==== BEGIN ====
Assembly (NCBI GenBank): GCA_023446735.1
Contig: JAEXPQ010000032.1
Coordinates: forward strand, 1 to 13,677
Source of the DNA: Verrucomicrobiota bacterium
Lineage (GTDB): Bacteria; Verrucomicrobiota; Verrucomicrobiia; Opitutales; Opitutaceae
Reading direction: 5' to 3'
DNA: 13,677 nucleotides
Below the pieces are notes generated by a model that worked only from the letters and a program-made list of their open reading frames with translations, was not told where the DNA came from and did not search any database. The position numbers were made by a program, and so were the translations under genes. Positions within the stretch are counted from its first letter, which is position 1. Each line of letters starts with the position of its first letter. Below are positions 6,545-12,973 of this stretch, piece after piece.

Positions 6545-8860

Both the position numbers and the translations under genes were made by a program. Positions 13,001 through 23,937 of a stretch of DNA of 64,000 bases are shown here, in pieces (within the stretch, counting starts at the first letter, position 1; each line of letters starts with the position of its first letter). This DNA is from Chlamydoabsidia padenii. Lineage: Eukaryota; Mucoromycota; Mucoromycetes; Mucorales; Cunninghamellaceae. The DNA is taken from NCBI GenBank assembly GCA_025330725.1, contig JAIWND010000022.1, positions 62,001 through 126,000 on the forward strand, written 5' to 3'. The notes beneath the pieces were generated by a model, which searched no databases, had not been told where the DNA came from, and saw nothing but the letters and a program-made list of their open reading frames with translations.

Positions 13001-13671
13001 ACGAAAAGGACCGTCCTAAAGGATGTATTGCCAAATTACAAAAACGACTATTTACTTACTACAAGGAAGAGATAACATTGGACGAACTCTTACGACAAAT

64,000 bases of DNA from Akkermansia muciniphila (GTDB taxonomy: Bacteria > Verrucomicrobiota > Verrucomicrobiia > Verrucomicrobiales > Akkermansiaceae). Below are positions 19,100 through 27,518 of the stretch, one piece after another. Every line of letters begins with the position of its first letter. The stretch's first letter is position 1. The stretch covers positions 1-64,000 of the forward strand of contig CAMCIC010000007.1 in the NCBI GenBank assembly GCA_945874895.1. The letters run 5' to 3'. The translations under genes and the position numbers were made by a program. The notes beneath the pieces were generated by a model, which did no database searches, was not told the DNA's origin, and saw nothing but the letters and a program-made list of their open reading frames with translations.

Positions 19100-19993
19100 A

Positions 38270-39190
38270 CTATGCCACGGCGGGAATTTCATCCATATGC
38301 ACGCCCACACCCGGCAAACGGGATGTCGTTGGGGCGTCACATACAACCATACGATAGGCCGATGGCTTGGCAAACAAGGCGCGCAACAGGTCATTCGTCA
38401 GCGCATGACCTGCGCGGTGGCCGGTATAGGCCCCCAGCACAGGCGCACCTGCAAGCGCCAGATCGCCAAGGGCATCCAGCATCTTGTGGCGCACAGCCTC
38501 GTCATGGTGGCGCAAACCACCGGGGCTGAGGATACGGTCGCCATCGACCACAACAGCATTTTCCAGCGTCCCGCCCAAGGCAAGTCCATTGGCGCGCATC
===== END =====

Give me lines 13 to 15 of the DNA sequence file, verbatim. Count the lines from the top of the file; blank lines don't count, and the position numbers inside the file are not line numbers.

64,000 bases of DNA from Akkermansia muciniphila (GTDB taxonomy: Bacteria > Verrucomicrobiota > Verrucomicrobiia > Verrucomicrobiales > Akkermansiaceae). Below are positions 19,100 through 27,518 of the stretch, one piece after another. Every line of letters begins with the position of its first letter. The stretch's first letter is position 1. The stretch covers positions 1-64,000 of the forward strand of contig CAMCIC010000007.1 in the NCBI GenBank assembly GCA_945874895.1. The letters run 5' to 3'. The translations under genes and the position numbers were made by a program. The notes beneath the pieces were generated by a model, which did no database searches, was not told the DNA's origin, and saw nothing but the letters and a program-made list of their open reading frames with translations.

Positions 19100-19993
19100 A